Children’s Books

Anne

23 August 2016

From Inquisitr:

Netflix is planning to bring the classic Anne of Green Gables to a new audience with their remake, Anne. Based on the books by Lucy Maud Montgomery, Anne will air next year in an eight-episode, one-hour series.

. . . .

According to Deadline, Netflix’s Anne will “honor the foundation of the book, but will incorporate new adventures reflecting themes of identity, sexism, bullying, prejudice, and trusting one’s self.”

Anne is a collaboration between Netflix and CBC. Award-winning director Niki Caro (Whale Rider, McFarland USA, Zookeeper’s Wife) has signed on to direct the two-hour premiere episode of Anne. Three-time Emmy Award and Golden Globe winner Moira Walley-Beckett (Breaking Bad, Flesh & Bone), is tasked with writing the entire first season of the series. It will be produced by Miranda de Pencier (Beginners, Thanks For Sharing) under her Northwood Entertainment banner. That means Anne will be brought to life on Netflix by an all-female powerhouse trio, something fans of the original books should be excited about.

. . . .

“Anne Shirley is one of Canada’s greatest gifts to the world, known and loved internationally, so we’re thrilled to be working with the CBC and Northwood to bring this charismatic character to both new and old fans around the world.” Bradley said in the press release from Netflix.

Link to the rest at Inquisitr and thanks to Julia for the tip.

Indie Booksellers: Book Clubs Are for Children Too

22 August 2016

From Publishers Weekly:

Most of the five million Americans whom the New York Times recently estimated as belonging to at least one book club are adults wishing to mix reading with socializing. While book clubs are not as prevalent among children and teens, who have to contend during the school year with classes, homework, and after-school activities, and then summer’s outdoor distractions, a number of bookstores around the country have launched book clubs for young customers – with varying degrees of success.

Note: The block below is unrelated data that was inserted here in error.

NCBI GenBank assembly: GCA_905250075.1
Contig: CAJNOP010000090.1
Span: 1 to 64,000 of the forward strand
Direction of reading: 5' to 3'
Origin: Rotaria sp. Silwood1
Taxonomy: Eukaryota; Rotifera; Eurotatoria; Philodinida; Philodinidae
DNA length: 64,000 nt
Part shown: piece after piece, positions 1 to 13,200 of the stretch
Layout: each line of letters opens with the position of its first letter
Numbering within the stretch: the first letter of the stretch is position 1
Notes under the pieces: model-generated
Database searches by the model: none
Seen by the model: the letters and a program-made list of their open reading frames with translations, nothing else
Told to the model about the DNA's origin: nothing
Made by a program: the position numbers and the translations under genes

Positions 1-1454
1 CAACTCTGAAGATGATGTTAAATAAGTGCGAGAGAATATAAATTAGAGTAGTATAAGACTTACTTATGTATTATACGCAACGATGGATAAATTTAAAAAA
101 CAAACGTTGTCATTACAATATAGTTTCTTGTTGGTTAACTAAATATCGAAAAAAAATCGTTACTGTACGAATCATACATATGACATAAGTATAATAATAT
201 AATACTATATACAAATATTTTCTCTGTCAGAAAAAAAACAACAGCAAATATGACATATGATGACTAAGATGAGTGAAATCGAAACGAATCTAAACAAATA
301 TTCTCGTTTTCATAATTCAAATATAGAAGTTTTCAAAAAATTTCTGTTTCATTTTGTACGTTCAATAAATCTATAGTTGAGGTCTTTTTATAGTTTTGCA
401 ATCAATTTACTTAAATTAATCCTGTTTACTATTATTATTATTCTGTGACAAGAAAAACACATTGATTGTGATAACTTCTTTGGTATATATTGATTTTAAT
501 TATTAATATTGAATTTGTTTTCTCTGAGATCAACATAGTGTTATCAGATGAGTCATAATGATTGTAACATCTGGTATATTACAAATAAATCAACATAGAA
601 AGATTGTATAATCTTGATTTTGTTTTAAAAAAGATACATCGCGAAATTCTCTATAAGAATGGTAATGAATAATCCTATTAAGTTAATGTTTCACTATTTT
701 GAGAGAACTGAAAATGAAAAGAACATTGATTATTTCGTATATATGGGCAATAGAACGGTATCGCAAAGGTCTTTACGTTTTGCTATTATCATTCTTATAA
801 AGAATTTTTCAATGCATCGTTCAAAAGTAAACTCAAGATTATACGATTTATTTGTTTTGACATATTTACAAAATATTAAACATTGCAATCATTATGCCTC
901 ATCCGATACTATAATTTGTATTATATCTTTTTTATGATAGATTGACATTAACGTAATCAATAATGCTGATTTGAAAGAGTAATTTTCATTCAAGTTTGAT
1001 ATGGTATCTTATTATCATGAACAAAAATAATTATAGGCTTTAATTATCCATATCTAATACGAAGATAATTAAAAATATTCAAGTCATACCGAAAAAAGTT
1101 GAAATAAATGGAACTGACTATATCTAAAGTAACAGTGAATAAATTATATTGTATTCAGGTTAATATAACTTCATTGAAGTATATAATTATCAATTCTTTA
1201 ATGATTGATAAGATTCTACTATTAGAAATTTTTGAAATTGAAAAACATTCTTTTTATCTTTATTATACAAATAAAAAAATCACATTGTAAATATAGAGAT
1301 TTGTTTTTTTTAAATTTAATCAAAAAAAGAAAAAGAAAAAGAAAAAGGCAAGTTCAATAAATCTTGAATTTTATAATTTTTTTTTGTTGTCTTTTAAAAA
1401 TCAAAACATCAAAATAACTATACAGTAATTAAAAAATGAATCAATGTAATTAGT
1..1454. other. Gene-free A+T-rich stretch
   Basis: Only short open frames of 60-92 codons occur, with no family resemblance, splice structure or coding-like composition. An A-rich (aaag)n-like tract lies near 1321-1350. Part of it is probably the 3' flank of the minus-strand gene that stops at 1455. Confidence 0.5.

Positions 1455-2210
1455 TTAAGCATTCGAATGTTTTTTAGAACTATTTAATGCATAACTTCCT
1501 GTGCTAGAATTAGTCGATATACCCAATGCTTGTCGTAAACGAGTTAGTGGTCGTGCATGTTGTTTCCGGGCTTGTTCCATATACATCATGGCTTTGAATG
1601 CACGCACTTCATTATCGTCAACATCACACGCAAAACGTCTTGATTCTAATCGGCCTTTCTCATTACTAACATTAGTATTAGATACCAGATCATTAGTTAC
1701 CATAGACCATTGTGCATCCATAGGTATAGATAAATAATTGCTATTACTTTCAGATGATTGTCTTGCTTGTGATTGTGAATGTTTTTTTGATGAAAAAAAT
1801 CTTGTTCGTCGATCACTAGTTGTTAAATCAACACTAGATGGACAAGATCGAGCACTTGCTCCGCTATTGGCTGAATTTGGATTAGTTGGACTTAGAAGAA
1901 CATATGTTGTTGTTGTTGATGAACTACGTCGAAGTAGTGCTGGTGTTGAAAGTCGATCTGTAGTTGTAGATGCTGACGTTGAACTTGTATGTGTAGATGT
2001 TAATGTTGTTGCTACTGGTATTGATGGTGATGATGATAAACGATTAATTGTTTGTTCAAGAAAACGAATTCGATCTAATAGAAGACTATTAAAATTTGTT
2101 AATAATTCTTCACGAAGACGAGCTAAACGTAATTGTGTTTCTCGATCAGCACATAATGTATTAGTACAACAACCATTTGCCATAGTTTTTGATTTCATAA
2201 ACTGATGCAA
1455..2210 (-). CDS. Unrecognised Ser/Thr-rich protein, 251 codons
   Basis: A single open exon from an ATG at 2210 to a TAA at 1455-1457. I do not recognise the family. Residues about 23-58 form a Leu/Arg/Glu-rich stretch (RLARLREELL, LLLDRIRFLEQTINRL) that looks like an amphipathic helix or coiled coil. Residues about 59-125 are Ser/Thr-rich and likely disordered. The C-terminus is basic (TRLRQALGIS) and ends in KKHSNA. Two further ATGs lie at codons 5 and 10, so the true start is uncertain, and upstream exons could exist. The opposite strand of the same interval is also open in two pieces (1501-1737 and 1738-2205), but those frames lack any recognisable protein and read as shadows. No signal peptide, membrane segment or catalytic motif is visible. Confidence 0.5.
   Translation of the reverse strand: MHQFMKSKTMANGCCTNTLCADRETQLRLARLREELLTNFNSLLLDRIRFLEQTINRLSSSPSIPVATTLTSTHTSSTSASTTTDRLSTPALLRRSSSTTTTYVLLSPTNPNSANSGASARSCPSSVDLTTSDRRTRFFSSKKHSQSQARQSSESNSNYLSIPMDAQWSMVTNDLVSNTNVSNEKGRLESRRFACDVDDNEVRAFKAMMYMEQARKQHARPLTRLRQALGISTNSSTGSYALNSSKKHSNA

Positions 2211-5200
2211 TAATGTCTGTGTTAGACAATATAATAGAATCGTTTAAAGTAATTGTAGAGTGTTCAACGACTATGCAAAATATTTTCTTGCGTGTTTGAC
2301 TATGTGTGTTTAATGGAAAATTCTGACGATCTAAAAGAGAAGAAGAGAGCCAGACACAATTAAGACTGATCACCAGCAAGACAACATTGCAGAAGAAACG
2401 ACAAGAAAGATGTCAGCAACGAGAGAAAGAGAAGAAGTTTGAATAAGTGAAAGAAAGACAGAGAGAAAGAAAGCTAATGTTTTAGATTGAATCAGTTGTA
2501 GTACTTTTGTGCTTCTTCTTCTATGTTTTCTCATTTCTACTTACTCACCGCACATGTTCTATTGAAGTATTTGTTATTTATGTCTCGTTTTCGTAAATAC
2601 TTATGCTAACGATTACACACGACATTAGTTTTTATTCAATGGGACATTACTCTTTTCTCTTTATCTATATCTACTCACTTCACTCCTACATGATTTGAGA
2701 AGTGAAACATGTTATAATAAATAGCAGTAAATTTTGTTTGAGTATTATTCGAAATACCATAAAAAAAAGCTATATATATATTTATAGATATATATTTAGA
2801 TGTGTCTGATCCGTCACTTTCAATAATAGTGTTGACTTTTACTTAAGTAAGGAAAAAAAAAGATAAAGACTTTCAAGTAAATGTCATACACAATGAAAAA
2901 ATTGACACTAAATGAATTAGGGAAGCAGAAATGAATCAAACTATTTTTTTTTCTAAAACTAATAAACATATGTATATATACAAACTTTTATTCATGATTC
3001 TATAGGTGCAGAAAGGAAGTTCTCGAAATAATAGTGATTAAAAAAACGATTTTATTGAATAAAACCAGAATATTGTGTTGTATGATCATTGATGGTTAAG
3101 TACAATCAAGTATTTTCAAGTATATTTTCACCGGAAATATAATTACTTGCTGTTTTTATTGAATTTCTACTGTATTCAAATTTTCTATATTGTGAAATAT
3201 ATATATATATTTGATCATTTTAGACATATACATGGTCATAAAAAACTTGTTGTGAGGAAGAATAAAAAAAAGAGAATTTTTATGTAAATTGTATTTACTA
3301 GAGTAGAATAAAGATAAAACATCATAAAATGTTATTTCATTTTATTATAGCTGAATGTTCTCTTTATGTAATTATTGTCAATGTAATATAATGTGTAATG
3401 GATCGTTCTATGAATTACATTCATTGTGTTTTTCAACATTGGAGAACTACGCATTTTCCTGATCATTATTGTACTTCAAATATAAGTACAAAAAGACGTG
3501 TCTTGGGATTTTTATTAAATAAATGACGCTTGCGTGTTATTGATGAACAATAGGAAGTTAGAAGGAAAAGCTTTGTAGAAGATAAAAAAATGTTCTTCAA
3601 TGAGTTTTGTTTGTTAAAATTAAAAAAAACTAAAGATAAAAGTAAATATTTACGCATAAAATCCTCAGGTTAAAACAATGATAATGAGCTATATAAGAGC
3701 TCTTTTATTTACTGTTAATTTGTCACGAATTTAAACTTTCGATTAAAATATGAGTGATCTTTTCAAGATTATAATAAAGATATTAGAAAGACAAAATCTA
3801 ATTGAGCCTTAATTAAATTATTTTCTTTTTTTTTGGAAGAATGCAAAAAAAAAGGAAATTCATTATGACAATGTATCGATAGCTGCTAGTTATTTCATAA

Some readers, according to Lisa Baudoin at Books & Company in Oconomowoc, Wis., need “a social aspect” to their reading, which book clubs provide. “It’s especially important for kids,” she added. The store hosts an in-store group for middle grade students and teens, in which the members read the galleys of their choice provided by the store and then discuss them. The store also partners with a school librarian who distributes six copies of a galley at the end of the school year to rising fourth-graders and sets dates during the summer to meet to discuss it. There are eight children as well as teachers and librarians in the group, called the Meadow View Book Club.

. . . .

“It’s heavy on the boys,” Baudoin noted about the club members, ascribing that to the personality and efforts of the librarian who moderates the group. But, she wonders, “Why do we have them when they’re younger and lose them when they’re older?”

It’s a sentiment echoed by Clarissa Murphy, a bookseller at Brookline Booksmith in Brookline, Mass., who spoke to PW about a book club of boys moderated for several years by one of her bookselling colleagues that is now in hiatus: its members ranged in age from eight to 12 years old. “Then they turned 13,” she said, “And they were interested in other things.”

In contrast, Holly Myers, a buyer at Elliott Bay Bookstore in Seattle, says that the club she moderates for customers in grades six up to 12 has been doing well for the past two years with no signs of a loss of interest in its membership. Its dozen or so members are primarily female, though; they meet monthly to discuss the book of their choice. Many of them also have their own blogs, upon which they post reviews of the books they read.